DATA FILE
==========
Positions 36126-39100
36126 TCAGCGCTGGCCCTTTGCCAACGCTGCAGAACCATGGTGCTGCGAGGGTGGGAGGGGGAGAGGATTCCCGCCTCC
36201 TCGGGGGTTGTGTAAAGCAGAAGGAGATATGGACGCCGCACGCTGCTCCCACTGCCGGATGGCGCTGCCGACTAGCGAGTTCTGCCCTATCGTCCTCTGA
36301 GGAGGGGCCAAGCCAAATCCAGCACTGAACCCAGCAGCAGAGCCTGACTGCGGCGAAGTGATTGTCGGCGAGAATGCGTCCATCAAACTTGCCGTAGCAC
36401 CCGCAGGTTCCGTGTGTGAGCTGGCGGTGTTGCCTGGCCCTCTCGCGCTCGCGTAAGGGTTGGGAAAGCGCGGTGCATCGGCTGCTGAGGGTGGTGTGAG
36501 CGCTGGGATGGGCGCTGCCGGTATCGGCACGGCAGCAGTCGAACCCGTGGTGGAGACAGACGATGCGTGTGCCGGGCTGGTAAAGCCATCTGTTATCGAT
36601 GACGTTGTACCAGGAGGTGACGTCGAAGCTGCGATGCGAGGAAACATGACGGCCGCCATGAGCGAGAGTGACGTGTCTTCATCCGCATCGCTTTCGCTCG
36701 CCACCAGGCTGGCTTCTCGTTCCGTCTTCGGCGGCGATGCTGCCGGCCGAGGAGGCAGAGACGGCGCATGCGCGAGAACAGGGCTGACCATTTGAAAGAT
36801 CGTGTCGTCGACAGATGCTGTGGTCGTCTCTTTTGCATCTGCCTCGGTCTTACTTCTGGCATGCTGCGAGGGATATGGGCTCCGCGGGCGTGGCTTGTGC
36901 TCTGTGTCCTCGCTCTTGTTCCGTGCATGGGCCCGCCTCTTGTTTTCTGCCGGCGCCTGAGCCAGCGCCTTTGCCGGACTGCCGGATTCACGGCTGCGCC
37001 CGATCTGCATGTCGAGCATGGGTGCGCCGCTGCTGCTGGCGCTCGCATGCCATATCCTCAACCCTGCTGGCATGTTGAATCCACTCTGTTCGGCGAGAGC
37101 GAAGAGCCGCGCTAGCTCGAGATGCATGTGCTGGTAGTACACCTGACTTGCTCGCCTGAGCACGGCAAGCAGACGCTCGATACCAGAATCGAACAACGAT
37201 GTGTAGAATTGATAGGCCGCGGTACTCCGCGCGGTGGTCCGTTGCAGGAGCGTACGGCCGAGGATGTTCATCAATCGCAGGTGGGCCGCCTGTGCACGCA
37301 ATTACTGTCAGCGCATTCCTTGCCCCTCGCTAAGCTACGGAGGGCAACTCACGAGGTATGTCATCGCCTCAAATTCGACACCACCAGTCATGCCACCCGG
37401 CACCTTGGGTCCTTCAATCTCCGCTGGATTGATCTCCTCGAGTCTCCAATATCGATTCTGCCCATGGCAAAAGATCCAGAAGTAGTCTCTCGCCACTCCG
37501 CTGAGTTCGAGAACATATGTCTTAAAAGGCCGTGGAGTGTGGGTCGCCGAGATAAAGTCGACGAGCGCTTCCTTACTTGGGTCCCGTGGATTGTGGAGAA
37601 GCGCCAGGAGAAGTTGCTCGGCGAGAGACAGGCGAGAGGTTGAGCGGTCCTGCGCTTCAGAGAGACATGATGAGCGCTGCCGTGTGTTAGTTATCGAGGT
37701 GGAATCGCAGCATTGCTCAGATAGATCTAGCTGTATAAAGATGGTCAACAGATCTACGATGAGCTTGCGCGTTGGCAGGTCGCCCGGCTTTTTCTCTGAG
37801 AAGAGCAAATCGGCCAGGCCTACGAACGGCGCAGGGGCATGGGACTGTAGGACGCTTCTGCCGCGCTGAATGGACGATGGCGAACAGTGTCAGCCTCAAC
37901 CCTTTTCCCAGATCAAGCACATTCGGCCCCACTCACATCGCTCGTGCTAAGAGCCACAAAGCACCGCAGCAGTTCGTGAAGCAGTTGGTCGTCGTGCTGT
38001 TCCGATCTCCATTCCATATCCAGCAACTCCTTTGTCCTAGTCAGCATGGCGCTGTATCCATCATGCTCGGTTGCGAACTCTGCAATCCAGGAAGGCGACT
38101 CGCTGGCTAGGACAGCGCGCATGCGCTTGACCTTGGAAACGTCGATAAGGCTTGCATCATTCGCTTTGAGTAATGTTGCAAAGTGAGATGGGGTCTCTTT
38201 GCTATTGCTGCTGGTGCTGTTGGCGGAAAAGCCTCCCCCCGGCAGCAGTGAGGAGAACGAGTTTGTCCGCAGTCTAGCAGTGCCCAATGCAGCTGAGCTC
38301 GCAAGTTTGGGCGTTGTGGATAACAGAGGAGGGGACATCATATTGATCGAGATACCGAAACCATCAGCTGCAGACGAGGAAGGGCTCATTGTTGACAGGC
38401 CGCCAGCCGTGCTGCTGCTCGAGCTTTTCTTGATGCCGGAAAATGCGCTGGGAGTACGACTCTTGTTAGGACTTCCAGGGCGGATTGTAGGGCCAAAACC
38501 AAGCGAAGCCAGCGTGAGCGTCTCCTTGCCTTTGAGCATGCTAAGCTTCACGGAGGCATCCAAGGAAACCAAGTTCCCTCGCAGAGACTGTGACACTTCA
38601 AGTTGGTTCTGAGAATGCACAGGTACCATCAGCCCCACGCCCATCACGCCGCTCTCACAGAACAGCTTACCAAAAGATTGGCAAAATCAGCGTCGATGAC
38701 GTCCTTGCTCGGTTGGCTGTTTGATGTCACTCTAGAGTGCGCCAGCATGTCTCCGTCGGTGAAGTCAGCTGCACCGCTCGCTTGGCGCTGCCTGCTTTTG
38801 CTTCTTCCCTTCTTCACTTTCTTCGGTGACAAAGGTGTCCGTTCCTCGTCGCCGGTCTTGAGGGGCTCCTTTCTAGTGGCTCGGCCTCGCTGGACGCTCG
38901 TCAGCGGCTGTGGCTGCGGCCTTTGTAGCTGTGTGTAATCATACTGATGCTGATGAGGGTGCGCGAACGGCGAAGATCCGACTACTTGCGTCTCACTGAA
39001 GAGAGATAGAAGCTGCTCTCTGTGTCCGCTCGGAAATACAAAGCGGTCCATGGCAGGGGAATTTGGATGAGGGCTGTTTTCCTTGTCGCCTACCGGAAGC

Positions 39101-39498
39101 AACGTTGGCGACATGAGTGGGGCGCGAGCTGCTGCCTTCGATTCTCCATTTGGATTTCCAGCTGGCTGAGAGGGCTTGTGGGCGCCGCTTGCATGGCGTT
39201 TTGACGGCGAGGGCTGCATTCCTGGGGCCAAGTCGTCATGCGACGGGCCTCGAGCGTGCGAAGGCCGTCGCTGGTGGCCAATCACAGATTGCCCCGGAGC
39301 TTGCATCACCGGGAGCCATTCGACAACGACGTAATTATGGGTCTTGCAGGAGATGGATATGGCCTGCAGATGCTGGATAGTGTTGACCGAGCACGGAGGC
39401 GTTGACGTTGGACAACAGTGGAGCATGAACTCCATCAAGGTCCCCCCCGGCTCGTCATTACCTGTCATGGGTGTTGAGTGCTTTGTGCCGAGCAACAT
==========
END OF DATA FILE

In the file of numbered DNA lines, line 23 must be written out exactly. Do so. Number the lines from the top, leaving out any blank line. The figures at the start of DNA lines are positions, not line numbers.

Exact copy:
38201 GCTATTGCTGCTGGTGCTGTTGGCGGAAAAGCCTCCCCCCGGCAGCAGTGAGGAGAACGAGTTTGTCCGCAGTCTAGCAGTGCCCAATGCAGCTGAGCTC